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Much-loved fundraising star remembered after death aged 79

PUBLISHED: 16:37 20 January 2020 | UPDATED: 16:37 20 January 2020

Gwen Wicks. PHOTO: Lisa Oliver

Gwen Wicks. PHOTO: Lisa Oliver

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A fundraising hero and much-loved guest house owner who raised thousands for local charities has been hailed after passing away at home earlier this month.

The Lowestoft Journal on May 27, 2005, when Gwen Wicks and Ann Youngman were awarded the Mayor's Civic Award. PHOTO: Lisa OliverThe Lowestoft Journal on May 27, 2005, when Gwen Wicks and Ann Youngman were awarded the Mayor's Civic Award. PHOTO: Lisa Oliver

Gwen Wicks died at her Lowestoft home on January 12, aged 79, after a lengthy battle with Progressive Supranuclear Palsy.

Her daughter Lisa Oliver paid tribute to the popular town stalwart, who ran Edingworth Guest House with her husband Keith for more than three decades.

She said: "She was always so very popular and everyone around the town seemed to know her and love her. The guest house was her life. She worked tirelessly and ever so hard for 30 years, not stopping for one minute, but they were really happy times.

"She was a very strong lady and was very well liked. She always had a smile on her face and all of her friends thought the world of her because she was just such a great person. She loved being surrounded by her family and friends and she just loved life.

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Along with friend Ann Youngman, Mrs Wicks helped raise thousands for local East Anglian charities over 30 years.

The duo were involved in setting up Lowestoft's Got Talent at the Victoria Hotel, and were awarded the Mayor's Civic Award in Lowestoft in 2005.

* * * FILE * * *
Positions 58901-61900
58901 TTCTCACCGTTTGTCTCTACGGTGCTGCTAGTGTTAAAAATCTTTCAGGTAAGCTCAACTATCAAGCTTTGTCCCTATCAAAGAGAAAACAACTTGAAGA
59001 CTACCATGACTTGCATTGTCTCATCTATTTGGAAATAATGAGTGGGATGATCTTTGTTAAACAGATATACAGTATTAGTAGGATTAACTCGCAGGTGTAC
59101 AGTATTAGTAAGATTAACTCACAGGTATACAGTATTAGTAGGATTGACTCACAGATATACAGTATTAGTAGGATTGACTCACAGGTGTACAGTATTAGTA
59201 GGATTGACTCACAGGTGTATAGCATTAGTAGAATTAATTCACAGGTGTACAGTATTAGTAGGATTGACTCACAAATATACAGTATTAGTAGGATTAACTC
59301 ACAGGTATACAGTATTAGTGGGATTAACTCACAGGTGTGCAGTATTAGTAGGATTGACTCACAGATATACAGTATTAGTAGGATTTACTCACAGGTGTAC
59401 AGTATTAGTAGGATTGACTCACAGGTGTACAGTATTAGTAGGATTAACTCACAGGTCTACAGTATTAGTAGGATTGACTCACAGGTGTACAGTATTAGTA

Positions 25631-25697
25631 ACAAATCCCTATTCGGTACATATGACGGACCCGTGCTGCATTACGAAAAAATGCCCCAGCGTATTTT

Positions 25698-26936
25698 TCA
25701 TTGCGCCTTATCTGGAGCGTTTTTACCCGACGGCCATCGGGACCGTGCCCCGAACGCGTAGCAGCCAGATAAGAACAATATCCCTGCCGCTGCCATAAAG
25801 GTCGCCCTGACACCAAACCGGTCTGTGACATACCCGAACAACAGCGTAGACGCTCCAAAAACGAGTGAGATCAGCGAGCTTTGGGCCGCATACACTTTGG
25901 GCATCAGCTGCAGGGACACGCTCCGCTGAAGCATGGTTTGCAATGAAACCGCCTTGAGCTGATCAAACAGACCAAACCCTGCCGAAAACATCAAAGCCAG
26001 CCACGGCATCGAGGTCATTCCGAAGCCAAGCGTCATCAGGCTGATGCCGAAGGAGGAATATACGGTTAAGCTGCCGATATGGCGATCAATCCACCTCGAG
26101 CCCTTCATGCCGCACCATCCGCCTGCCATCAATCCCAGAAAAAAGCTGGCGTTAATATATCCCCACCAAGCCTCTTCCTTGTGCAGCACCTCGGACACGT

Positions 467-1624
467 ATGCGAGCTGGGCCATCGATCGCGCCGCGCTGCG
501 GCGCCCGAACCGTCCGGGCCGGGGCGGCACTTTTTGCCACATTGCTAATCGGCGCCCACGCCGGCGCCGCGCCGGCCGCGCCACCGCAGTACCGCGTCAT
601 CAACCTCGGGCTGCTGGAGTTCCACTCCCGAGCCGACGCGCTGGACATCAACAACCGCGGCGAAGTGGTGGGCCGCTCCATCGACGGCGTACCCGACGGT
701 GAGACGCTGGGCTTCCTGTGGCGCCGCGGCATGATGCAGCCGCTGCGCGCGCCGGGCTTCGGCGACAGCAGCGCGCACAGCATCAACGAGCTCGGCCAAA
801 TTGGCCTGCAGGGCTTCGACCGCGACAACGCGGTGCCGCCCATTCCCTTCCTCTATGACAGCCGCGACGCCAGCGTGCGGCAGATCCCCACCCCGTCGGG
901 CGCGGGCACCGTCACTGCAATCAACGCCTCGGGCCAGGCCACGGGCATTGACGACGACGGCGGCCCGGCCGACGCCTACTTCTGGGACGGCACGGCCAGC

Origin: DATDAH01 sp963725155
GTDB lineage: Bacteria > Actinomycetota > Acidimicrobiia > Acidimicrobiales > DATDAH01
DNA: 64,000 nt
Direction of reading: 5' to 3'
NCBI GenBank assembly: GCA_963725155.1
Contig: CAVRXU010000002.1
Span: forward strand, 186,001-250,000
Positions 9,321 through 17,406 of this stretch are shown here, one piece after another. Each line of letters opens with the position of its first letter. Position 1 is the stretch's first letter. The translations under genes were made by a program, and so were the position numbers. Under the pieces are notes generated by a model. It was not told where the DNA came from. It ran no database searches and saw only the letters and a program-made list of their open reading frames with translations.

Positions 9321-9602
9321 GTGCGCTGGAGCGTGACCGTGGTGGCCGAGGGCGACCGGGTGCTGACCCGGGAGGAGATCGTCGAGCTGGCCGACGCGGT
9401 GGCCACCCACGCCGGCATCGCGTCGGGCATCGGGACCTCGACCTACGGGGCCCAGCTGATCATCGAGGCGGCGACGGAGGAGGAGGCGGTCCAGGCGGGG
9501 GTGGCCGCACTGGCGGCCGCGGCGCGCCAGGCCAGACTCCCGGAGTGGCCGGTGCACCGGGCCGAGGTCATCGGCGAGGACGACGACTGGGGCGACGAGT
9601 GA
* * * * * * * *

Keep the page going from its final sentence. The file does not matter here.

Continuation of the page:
In a report in the Lowestoft Journal on May 27, 2005, it states: "Fashion shows, garden parties, quiz nights and other events have helped to provide a wheelchair for a multiple sclerosis sufferer, to send a little girl with leukaemia to Cambridge for treatment, boosted the Richard Girling testicular cancer appeal, raised funds to send under-privileged children and their mothers on holiday, and helped to pay for equipment for local hospitals."

Mrs Oliver said: "They lost a friend to cancer in the late 1970s and from then on they started having fetes and raising money for Big C and they just continued doing fashion shows and fundraisers.

"They were both working mothers and she had a family to look after and a business to run, but she managed to do all sorts.

Mrs Wicks, who was born in Beccles, moved to Lowestoft as an 18-year-old, and leaves behind daughter Lisa and sons Kevan, Gary and Tony.

A funeral service will take place on Friday, February 7 at Waveeny Crematorium, Ellough, at 1pm, with donations accepted for the PSP Association and Big C.

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